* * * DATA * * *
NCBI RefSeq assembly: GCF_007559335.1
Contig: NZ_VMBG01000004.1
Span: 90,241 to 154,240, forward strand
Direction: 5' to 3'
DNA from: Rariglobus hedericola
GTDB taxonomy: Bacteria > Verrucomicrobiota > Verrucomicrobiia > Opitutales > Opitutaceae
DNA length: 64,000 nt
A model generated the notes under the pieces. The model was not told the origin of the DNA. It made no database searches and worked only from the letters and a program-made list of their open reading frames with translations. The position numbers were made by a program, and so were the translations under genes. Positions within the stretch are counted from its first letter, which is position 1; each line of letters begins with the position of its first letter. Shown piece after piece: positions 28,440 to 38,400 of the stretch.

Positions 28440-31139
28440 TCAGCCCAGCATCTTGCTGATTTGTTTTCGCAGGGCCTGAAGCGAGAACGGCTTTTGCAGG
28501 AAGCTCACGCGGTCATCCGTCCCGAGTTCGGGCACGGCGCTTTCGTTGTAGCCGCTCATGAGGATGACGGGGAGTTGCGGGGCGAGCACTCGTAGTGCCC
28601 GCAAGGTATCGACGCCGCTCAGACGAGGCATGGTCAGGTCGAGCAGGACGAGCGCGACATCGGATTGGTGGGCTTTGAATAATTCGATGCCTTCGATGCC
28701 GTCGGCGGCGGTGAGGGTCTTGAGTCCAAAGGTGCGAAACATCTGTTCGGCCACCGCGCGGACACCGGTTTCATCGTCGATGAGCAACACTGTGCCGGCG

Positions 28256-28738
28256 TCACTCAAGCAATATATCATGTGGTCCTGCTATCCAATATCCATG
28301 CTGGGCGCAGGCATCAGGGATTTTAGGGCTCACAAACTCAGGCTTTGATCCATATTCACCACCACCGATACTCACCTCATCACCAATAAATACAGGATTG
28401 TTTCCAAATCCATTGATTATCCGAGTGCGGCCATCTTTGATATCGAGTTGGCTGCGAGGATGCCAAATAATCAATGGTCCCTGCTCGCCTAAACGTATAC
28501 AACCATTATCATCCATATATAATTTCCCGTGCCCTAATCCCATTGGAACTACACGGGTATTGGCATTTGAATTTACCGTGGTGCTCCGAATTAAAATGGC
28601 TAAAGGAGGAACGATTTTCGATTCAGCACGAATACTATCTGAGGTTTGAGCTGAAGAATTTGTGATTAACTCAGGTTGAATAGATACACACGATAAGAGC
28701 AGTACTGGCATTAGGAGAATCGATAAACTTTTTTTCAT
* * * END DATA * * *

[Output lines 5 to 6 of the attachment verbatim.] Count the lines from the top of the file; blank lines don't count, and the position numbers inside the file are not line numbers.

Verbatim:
DNA from: Rariglobus hedericola
GTDB taxonomy: Bacteria > Verrucomicrobiota > Verrucomicrobiia > Opitutales > Opitutaceae